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Are You Training the Way People Want to Learn?

Posted in: Sales Training, Coaching, and Onboarding

Mountain climbers make sure they have everything they need to attempt a summit. Why? Because mastering their craft could mean the difference between life and death.

Salespeople, on the other hand, may not be so inclined to pay close attention to their training. Sales training has a bad reputation — too often it is outdated, irrelevant and a waste of sellers’ valuable time. But in reality, training done right is the key to unlocking your team’s potential. While your salespeople’s lives may not be on the line, their success is — and it’s up to you as the enablement professional to provide valuable training so that they too can conquer any mountain.

In Chapter 1 of the Definitive Guide to Sales Training and Coaching, we outlined the Path to Mastery, a systematic approach for embedding new behaviours in a revenue organisation. Now, we’re unveiling Chapter 2. This section dives deep into how to create high-impact training that your audience gets excited about taking — and it all starts with training the way people want to learn.

The best thing that you as a developer of training can do to build a great product is to put yourself in the shoes of the learner. Let’s get started by exploring the five questions to ask to ensure your training is effective.

Does Your Training Have a Clear Objective?

A clear objective is specific, tied to sales outcomes, and documented. Specificity ensures that your course objectives are clear while tying objectives to specific sales outcomes ensures that they are relevant to your reps and your business’s goals.

Additionally, it’s important to document your objective before your training starts — if you don’t know why you’re doing something, neither will your reps.

Does Your Course Content Achieve Your Objective?

Now that you know where you’re going, think about how you’ll get there by asking whether or not your content achieves your objective.

Get someone who wasn’t involved in building the course to review the material and answer this question, ideally people from your target audience. Gathering feedback before your launch is critical; when you’re close to the content it can be hard to be objective.

Does the Course Drive Behavioural Change?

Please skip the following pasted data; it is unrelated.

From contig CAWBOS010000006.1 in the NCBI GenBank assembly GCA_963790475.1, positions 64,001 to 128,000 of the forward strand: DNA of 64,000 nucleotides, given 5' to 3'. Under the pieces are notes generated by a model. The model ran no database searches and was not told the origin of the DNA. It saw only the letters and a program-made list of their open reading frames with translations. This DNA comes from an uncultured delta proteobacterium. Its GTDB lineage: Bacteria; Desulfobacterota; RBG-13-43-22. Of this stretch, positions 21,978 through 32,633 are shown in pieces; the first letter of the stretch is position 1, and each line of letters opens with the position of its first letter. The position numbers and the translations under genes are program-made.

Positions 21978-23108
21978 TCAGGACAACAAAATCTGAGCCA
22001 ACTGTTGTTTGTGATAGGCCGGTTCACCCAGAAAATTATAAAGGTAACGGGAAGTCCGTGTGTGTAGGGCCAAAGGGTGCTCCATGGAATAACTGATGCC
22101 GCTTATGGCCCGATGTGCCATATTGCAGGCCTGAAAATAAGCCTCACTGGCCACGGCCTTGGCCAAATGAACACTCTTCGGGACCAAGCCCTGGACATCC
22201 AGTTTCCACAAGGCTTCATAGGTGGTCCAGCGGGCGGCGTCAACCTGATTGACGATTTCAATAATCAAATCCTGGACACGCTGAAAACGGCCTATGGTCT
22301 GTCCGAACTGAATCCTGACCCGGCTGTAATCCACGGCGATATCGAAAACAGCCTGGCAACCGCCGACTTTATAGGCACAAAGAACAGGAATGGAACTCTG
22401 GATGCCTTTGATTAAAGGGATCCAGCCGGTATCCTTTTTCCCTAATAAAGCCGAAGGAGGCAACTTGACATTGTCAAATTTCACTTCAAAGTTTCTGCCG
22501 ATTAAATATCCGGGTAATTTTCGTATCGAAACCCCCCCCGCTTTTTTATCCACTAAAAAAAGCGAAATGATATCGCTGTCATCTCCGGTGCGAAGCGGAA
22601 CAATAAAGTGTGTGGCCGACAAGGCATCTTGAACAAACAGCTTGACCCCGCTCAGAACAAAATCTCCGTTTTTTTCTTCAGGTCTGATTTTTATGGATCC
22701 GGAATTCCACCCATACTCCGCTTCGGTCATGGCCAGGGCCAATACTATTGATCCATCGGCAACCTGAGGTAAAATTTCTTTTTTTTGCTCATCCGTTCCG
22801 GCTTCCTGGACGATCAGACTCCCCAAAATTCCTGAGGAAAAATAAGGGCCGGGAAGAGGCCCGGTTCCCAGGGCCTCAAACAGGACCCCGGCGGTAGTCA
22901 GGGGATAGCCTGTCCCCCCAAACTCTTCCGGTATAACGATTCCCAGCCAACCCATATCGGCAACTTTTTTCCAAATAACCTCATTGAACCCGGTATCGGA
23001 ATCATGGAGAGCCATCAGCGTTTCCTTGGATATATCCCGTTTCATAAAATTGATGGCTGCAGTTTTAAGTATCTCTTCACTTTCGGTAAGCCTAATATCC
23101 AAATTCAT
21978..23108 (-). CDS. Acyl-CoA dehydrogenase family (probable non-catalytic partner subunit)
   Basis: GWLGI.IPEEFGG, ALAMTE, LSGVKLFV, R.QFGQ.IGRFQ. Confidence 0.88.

Your materials should describe how sellers will accomplish a specific element of the sales process. Courses that are not tied to a specific sales behaviour, and for which managers never provide coaching support, are unlikely to drive meaningful value.

Additionally, managers should inspect and coach the behaviour that the course supports. If your managers don’t have time to inspect and coach the related behaviour, then you should question if it is worth your time.

Are the Benefits to Reps Clear?

For new sales plays to land, reps should know if new material applies to one of their opportunities. Understanding how it will help them drives personal investment in the course and ultimately leads to better outcomes — for the rep, and the business. If you are unsure of how a rep perceives your course, ask them!

Is Practice a Part of Your Curriculum?

Mastery of a new skill can only be achieved through practice. In the case of sellers, this means practical application of a new behaviour before they use it in a customer engagement.

Your course should include numerous opportunities to apply new knowledge. Don’t shy away from asking reps to resurface information in their own words; this is a great way to build familiarity and drive mastery.

Make 2021 the Year of Great Sales Training

Remember — people need a clear reason to invest in your training and learn.

Get access to Chapter 2 of the Definitive Guide to Sales Training and Coaching, in which we cover eight core truths about how people learn and the principles for designing and building exceptional training that follow from them.